A service of dedication was held today (Wednesday 16 August) to honour the heroic actions of Sergeant Edward Cooper in the First World War.
A memorial stone was unveiled at the Cenotaph next to Stockton Parish Church to commemorate the 100th anniversary of Sgt Cooper’s bravery at the battle of Langemark, for which he was awarded the Victoria Cross by King George V.
Led by the Chaplain to the Durham Light Infantry Association, the Reverend Kenneth Crawford, assisted by Reverend Ken Harris of the United Reform Church, the commemorative service saw the Lord Lieutenant of County Durham, Mrs Sue Snowdon, the Vice Lieutenant of North Yorkshire, Peter Scrope, join the Mayor of Stockton-on-Tees, Councillor Maurice Perry, military representatives and Sgt Cooper’s family in laying wreaths.
Sgt Cooper, born in Stockton, and four other men from the 12th Battalion of the King’s Royal Rifle Regiment, found themselves under machine gun fire on 16 August 1917.
Sgt Cooper rushed towards a concrete blockhouse housing the guns and fired his revolver into an opening. The guns ceased firing and the garrison surrendered, resulting in seven machine guns and 45 prisoners being captured.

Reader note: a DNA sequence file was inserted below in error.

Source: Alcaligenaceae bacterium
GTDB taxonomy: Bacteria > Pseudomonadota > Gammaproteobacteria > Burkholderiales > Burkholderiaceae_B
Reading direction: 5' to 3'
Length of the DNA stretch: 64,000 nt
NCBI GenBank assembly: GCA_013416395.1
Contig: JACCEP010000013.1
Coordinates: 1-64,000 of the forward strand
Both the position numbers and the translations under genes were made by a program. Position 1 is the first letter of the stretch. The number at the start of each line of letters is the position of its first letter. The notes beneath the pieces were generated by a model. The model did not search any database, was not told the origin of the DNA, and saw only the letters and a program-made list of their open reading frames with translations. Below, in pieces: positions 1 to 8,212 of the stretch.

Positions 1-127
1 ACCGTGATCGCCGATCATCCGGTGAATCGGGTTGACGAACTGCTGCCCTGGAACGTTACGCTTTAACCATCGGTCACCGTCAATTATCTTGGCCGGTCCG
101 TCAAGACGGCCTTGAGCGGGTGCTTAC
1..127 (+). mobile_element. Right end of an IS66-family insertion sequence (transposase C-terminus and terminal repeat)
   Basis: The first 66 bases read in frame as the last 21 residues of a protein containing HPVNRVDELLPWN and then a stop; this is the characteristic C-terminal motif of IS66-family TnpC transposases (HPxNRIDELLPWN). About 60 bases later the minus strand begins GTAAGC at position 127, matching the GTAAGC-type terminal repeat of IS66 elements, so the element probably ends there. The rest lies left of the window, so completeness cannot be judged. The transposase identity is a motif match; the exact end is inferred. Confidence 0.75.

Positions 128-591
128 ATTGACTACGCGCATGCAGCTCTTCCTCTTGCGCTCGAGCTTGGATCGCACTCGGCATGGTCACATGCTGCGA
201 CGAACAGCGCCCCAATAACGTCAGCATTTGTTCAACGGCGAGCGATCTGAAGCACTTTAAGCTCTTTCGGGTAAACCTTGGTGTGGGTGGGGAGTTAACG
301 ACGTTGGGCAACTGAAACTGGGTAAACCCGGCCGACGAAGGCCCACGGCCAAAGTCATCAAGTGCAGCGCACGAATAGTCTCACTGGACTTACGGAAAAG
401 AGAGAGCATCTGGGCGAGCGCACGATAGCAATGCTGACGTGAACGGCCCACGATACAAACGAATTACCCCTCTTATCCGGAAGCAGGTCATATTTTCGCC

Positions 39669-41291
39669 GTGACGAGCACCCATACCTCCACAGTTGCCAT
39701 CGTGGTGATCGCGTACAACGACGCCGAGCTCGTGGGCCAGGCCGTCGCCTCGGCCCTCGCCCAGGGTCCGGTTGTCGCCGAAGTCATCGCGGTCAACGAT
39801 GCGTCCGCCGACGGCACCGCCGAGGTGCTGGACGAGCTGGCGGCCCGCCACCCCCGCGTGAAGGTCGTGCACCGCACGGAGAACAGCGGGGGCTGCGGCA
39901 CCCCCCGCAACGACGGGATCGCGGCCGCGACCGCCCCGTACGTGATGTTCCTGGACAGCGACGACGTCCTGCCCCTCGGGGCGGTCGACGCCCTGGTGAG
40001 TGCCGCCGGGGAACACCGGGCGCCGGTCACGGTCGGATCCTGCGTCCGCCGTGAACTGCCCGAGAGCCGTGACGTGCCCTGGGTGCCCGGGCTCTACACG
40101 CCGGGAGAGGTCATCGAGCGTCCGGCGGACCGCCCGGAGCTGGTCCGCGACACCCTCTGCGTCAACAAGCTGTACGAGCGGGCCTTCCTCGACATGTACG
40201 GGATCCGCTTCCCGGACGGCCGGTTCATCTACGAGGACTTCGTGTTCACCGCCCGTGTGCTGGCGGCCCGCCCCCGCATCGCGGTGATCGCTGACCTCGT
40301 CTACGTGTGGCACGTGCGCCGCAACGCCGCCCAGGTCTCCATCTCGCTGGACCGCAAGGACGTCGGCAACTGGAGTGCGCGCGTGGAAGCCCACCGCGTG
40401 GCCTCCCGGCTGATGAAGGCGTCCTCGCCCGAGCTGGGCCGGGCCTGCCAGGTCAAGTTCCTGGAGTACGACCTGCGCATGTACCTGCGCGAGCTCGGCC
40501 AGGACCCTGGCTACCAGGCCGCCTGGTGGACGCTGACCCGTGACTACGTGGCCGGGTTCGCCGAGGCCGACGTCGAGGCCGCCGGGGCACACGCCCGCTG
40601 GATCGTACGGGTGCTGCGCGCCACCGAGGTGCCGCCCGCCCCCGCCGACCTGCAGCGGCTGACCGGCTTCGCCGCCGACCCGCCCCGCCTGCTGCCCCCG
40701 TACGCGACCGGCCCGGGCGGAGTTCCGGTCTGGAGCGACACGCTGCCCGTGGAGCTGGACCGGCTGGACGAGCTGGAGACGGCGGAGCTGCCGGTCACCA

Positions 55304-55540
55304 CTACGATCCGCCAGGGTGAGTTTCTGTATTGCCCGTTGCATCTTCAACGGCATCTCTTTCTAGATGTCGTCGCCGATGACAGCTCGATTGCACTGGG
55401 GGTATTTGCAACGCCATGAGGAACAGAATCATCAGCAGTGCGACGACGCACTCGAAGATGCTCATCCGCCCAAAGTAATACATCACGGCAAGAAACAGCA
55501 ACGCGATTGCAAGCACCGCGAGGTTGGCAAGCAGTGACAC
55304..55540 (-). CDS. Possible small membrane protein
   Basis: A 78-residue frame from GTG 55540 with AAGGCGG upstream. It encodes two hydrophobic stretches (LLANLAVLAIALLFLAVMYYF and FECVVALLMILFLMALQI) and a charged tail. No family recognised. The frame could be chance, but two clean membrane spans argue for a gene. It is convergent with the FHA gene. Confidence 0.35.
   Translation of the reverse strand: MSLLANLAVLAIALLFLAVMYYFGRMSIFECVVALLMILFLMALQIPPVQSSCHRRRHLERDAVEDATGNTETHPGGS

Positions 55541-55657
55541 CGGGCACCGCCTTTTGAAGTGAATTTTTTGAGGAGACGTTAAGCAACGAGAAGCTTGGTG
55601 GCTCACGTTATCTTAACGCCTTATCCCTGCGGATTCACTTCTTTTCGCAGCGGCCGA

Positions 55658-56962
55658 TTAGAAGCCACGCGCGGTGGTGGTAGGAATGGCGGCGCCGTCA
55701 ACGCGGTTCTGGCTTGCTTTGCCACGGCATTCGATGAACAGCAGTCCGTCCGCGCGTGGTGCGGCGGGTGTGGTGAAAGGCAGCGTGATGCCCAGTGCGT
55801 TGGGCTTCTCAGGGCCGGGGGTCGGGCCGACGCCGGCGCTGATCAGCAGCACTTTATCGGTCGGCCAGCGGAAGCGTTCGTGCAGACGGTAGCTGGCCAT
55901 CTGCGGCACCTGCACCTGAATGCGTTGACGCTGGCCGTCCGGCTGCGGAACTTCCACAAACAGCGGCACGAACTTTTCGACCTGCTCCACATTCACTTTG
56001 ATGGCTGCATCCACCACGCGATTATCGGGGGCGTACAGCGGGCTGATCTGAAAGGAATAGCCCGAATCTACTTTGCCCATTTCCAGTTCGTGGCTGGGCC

The citation for Sgt Cooper’s Victoria Cross award reads: “For most conspicuous bravery and initiative in attack. By this magnificent act of courage he undoubtedly saved what might have been a serious check to the whole advance, at the same time saving a great number of lives.”
The Mayor of Stockton-on-Tees, Councillor Maurice Perry, said: “It was a real privilege to have been present for the service to dedicate a memorial stone to honour one of the Borough’s most courageous men.
“It is only right that his memory is being commemorated in such a way befitting a war hero who sacrificed so much for his country.
“It was great to meet members of Sergeant Cooper’s family and it was no surprise to see just how proud they are of him and everything that he achieved both in his military career and in his personal life.”
After the war, Sgt Cooper returned to Stockton and married Iris. The couple had three sons, eight grandchildren and many great-grandchildren. He became manager at the Co-Op in Stockton, but the family lived in Thornaby until his retirement.
When the Second World War broke out in 1939, he was commissioned as a Major, taking command of the Home Guard Unit at Thornaby. In peacetime, Sgt Cooper served as president of the Thornaby British Legion and was instrumental in the repair and rededication of the town’s war memorial. He was involved in the United Reformed Church, and served as a magistrate as well as president of Citizens Advice Bureau.
He missed only one Remembrance Day commemoration in 68 years until his death in 1985 at the age of 89, shortly after being made an Honorary Freeman of Stockton Borough.